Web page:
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The Jilting of Granny Weatherall | Study Guide

Katherine Anne Porter

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The Jilting of Granny Weatherall | Symbols


Fog, Smoke, and Shadows

Fog, smoke, and shadows represent the confusion and fear that threaten to obscure Ellen Weatherall's memory and faith. As Ellen tries to recall what she should be planning, she sees a "fog [rise] up over the valley ... marching ... like an army of ghosts." She remembers how she would light the lamps to comfort her children, banishing darkness. But she cannot control the smoke that clouds her memories. As she thinks of the day George jilted her, "a whirl of dark smoke rose and covered it." The smoke is from "the deep pit of hell," the memory she has avoided for decades that threatens even her soul. On her deathbed, "shadows [rise] towards the ceiling," and she has trouble recognizing her family members gathered around. In her final moments, the pinpoint of light from the bedside lamp representing her is surrounded by a "deeper mass of shadow in an endless darkness" that Ellen fears "will swallow it [the light] up." These symbols convey the terror and mystery of Ellen's experience of death.

The Bridegroom

There are two bridegrooms in "The Jilting of Granny Weatherall." The first is a literal bridegroom, George, and the second is Jesus Christ. Both represent betrayal.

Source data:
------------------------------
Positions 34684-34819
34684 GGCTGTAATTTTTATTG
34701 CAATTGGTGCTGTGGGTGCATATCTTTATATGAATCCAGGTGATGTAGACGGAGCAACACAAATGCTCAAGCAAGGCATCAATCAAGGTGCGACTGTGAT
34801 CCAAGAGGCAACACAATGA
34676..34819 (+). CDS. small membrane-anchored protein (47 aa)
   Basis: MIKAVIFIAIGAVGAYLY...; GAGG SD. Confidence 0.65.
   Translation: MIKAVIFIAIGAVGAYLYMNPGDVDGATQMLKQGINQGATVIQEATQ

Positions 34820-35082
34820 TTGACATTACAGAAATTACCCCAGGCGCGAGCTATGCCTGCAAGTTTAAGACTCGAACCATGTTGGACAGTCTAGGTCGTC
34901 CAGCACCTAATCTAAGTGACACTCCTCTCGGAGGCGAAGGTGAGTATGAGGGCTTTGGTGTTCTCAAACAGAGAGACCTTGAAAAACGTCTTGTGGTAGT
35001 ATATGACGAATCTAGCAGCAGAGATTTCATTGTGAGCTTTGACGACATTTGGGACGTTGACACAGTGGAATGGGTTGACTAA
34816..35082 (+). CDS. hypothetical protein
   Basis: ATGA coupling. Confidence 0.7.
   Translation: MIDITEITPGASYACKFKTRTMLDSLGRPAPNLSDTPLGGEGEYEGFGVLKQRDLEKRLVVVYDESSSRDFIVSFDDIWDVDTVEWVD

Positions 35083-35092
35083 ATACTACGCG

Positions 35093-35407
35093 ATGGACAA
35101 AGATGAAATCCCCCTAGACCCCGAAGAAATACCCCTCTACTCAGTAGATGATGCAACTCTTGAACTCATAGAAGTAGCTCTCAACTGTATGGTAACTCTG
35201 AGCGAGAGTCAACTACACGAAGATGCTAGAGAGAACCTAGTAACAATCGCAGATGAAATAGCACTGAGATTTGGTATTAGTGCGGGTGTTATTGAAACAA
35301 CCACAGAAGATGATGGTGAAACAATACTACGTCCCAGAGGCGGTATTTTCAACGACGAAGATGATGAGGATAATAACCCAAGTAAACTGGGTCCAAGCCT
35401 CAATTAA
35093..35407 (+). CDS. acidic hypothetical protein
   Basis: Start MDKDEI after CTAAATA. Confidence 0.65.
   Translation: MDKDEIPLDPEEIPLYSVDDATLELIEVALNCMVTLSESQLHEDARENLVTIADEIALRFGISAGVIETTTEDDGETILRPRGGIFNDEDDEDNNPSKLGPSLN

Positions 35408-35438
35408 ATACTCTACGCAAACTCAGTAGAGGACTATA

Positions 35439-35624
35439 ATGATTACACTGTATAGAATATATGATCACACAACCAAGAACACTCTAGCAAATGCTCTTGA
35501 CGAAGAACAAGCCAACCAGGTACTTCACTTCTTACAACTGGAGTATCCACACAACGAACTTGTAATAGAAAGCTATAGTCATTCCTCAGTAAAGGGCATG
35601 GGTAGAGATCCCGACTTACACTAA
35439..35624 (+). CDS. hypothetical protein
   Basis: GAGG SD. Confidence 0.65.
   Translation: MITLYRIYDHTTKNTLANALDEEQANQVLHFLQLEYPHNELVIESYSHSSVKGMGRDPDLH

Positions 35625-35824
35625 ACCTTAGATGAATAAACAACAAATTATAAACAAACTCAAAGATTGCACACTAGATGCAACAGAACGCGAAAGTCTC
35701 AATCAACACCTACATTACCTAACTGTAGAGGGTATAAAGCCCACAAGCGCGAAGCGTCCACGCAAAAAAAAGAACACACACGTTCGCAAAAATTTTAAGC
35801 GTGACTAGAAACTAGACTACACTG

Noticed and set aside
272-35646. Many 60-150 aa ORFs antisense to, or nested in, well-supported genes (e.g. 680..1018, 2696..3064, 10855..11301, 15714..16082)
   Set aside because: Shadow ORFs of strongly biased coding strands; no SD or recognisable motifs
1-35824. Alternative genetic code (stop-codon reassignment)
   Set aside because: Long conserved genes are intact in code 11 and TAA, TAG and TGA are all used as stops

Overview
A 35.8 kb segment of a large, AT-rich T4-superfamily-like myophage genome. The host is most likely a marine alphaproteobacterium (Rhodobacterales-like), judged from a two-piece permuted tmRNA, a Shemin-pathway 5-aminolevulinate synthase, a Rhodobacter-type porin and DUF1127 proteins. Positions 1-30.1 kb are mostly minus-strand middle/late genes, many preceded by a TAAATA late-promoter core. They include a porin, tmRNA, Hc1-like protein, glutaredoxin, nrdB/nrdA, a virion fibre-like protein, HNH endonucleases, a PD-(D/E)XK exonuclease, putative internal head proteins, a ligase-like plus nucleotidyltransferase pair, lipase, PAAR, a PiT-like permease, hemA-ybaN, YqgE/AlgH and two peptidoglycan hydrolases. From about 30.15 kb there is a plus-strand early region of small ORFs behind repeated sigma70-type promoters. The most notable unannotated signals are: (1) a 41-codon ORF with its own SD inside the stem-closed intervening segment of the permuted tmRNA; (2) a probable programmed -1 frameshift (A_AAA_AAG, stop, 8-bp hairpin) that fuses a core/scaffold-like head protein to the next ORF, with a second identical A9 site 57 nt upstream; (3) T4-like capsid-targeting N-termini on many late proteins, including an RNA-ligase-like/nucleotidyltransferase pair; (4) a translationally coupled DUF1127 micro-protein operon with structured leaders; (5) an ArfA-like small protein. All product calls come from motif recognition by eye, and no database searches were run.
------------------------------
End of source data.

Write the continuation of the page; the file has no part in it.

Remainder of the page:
In a general sense a bridegroom represents a promised partner. There is an element of contract or agreement in any marriage that is based on trust. The bride and the bridegroom have arranged to make vows to each other meant to last a lifetime. When the bridegroom fails to appear, he breaks the bride's trust and faith.

In the short story, both bridegrooms fail to appear, and their betrayal is crushing to the point of extinguishing Ellen's last spark of life. The jilting that Ellen has spent a lifetime trying to forget still haunts her on her deathbed. The failure of God to send a sign of the afterlife promised to her in Jesus's death and resurrection is so unforgivable that she wills herself to die.

Wedding Cake

The wedding cake intended to celebrate Ellen Weatherall's marriage to George symbolizes her lost innocence. She wonders "what is a woman to do when she has ... set out the white cake for a man and he doesn't come?" It clearly does not occur to her that George might not come. She is blindsided, and the pain of the day is lifelong. Instead of a party, the cake is "thrown out and wasted," and with it her youthful faith and naivete. Ellen wants to believe that she was "given back everything he took away and more," but she realizes there is one thing not given back: her ability to trust.

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